Based on all of the information gathered by the police, the police secured search warrants for the Ortega and Wileman residences. When the search warrants were executed, the police discovered seventy [70] pounds of marijuana in [Petitioner's] truck, twenty-one [21] pounds of marijuana in [Petitioner's] residence, and thirteen [13] pounds of marijuana in the Wileman residence. Based on the results of the searches, [Petitioner] and Mrs. Ortega and Mr. and Mrs. Wileman were arrested and charged with various narcotic and criminal conspiracy crimes.
Mr. and Mrs. Wileman filed motions seeking to suppress the evidence seized by the police. Following two [2] evidentiary hearings, the lower court denied the motions. . . .
Commonwealth v. Ortega, No. 3991 Phila. 1996, at 4-7 (Pa. Super. Nov. 30, 1998) (memorandum opinion).

  On July 17, 1996, Appellants proceeded to a jury trial before the Honorable James P. MacElree of Chester County, Pennsylvania.*fn2 On July 30, 1996, Petitioner was convicted of criminal conspiracy; forty-five (45) counts of possession of a controlled substance (marijuana and cocaine); and forty-five (45) counts of possession of a controlled substance with intent to deliver. On September 26, 1996, Judge MacElree sentenced Petitioner to an aggregate term of 125 to 250 years of imprisonment.

  On November 12, 1996, Petitioner appealed his judgment of sentence to the Pennsylvania Superior Court.*fn3 On November 30, 1998, the Superior Court affirmed the judgment of sentence by memorandum opinion. Commonwealth v. Ortega, 736 A.2d 12 (Pa. Super. 1998) (table). On February 9, 1999, the Superior Court denied Petitioner's petition for re-argument. Petitioner filed a Petition for Allowance of Appeal with the Pennsylvania Supreme Court, which was denied on September 7, 1999. Commonwealth v. Ortega, 743 A.2d 918 (Pa. 1999) (table). Petitioner did not file a Petition for a Writ of Certiorari with the United States Supreme Court. On September 6, 2000, Petitioner filed a counseled petition for collateral relief pursuant to Pennsylvania's Post Conviction Relief Act ("PCRA"), 42 Pa. Cons. Stat. Ann. § 9541 et seq.*fn4 On April 16, 2001, following two (2) evidentiary hearings, the PCRA court denied Petitioner's petition. Petitioner filed an appeal with the Pennsylvania Superior Court, arguing:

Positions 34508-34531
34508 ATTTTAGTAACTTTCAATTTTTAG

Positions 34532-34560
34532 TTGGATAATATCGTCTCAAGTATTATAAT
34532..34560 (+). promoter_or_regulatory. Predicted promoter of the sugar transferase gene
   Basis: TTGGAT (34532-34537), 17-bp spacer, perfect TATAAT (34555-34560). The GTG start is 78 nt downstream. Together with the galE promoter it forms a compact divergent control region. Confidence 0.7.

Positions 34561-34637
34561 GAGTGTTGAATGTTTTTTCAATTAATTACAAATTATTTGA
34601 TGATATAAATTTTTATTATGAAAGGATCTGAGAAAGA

1. Trial court error in failing to suppress evidence and statements gathered as a result of a body and hard wire;
2. Ineffectiveness of trial counsel for withdrawing a pre-trial suppression motion; and
3. PCRA court error in finding issues relating to trial counsel ineffectiveness to be waived.
On January 30, 2002, the Superior Court affirmed the denial of PCRA relief by memorandum opinion. Commonwealth v. Ortega, 797 A.2d 375 (Pa. Super. 2002) (table). Petitioner did not file a Petition for Allowance of Appeal with the Pennsylvania Supreme Court.

  On February 22, 2002, Petitioner filed a pro se PCRA petition. On June 24, 2002, the PCRA court dismissed Petitioner's second PCRA petition as untimely. Petitioner appealed to the Pennsylvania Superior Court, which affirmed the dismissal of the second PCRA petition by memorandum opinion dated June 9, 2003. Commonwealth v. Ortega, 830 A.2d 1501 (Pa. Super. 2003) (table). Once again, Petitioner did not file a Petition for Allowance of Appeal with the Pennsylvania Supreme Court.